Father and son connect through nature
Attending a conservation volunteer barbecue with his father Richard has prompted Chester Bodman to follow in his footsteps
The Scots College year 13 student has spent the last 18 months regularly volunteering for Conservation Volunteers New Zealand’s (CVNZ) Wellington arm.
CVNZ takes its local cohort of volunteers by van to beaches, parks, reserves and forest areas all over the Wellington region on weekdays and weekends to plant native trees, eradicate weeds and restore dunes. All volunteers require is appropriate clothing, footwear and food.
Chester’s dad Richard began volunteering for Conservation Volunteers almost four years ago now, thanks to an initial prod from his wife.
“I’m a bit of a walker, I like long walks all around Wellington and through the bush and I’ve always been interested in learning more about the environment, so my wife put me onto this and it’s gone from there.”
While Chester and Richard both volunteer for the same organisation, they don’t usually help out on the same days.
Richard is a company director who no longer works fulltime, which means he can volunteer his time on weekdays around his commitments.
Chester volunteers mostly during school holidays.
“We are at home together, so we both see this is something we can enjoy on our own and come back at the end of the day and have conversations about it,” explains Richard.
The pair have even put their learnings and new-found knowledge into regenerating a strip of bush near their Wadestown home.
“With help from our neighbours we’ve taken out a lot of exotic plants and weeds and replanted with seedlings from seeds we collected and propagated,” says Richard.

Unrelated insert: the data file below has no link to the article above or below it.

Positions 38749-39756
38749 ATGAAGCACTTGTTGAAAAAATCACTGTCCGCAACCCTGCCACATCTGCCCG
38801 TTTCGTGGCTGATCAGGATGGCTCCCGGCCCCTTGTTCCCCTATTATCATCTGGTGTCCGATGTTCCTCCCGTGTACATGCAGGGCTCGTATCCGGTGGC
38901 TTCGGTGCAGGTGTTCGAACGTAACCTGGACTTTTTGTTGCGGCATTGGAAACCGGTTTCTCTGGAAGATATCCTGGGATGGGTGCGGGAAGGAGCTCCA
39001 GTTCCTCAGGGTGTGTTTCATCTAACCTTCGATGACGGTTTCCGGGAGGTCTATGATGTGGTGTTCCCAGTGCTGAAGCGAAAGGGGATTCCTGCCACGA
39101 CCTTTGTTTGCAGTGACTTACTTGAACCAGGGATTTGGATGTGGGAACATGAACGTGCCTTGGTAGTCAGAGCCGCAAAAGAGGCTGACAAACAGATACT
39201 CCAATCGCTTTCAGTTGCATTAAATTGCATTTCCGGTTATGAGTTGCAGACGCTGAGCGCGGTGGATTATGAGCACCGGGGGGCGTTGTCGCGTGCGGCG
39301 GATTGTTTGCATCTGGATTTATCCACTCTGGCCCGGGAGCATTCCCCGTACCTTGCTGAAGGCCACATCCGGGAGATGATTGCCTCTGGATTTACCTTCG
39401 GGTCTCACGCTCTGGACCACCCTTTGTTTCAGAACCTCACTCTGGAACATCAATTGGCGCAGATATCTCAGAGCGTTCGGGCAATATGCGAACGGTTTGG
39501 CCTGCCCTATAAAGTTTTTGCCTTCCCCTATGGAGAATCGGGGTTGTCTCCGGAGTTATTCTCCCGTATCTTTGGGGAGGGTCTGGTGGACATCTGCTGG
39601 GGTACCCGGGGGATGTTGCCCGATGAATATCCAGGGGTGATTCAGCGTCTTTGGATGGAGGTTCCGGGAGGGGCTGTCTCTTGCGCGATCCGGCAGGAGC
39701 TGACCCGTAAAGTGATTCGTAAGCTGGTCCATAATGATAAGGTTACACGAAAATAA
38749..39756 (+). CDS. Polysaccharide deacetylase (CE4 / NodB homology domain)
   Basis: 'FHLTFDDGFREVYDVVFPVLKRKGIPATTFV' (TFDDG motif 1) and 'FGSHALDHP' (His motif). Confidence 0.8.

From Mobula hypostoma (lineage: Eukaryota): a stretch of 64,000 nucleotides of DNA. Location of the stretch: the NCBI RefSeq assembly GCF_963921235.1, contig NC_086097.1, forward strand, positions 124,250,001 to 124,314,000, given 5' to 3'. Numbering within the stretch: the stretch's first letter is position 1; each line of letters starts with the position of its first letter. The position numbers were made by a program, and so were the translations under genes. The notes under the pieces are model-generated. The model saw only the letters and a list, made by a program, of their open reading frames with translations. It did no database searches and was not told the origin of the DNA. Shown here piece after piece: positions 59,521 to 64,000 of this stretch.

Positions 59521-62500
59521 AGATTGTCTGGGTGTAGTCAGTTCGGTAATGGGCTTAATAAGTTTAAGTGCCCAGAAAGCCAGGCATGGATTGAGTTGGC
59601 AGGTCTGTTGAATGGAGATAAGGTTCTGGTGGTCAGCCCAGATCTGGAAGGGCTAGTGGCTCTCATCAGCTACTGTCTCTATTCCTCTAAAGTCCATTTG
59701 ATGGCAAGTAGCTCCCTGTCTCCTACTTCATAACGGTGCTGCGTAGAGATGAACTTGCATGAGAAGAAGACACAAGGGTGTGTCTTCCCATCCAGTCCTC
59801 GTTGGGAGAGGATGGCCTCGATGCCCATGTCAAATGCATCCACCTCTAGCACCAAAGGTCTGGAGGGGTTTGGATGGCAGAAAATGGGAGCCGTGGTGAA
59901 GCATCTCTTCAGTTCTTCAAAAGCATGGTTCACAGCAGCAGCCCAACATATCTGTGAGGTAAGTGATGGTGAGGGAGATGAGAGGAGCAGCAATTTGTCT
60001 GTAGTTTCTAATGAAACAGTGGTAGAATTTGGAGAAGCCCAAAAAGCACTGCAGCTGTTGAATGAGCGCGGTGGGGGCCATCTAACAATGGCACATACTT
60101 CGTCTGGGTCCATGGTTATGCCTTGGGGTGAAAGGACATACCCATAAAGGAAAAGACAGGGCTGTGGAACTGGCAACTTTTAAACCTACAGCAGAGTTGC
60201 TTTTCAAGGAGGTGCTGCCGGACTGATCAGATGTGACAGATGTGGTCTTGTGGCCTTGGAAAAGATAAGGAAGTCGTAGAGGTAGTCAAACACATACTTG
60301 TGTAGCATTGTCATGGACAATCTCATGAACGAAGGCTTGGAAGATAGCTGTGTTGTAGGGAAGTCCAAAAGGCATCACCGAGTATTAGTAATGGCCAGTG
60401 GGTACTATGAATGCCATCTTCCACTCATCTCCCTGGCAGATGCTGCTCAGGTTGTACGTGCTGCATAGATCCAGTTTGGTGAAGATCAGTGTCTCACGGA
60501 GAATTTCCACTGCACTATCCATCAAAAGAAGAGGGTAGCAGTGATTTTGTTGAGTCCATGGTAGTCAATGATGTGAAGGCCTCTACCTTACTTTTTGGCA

Through Conservation Volunteers, both Richard and Chester have had a hand in dune restoration all around the south coast, planting native dune grasses, as well as planting and weeding in areas like Mt Victoria.
“One week you might clear an invasive weed and plant up native grasses and three weeks later you’ll go back to the same spot and you’ll see the difference, it’s very rewarding,” says Richard.
“It’s also quite social, you work alongside people you see volunteer regularly and you get to know them – I still keep in contact with a traveller from Chile I met a while back.”
Despite growing up in the capital, Chester enjoys exploring new pockets of Wellington on his volunteer days.
“There’s one cool nursery where all the seedlings we plant are grown in Porirua, and another one near the tip in Owhiro Bay, both of which you’d never know were there otherwise.”
Chester is no stranger to the world of volunteering – at school he’s been part of a Scots College service project that has raised funds for Wellington South non-profit Bellyful, which nourishes and connects communities by cooking and delivering free meals to whānau with babies or young children, who need support.
If you want to give back, do something you may not have done before, and you may find that you really enjoy it like I have.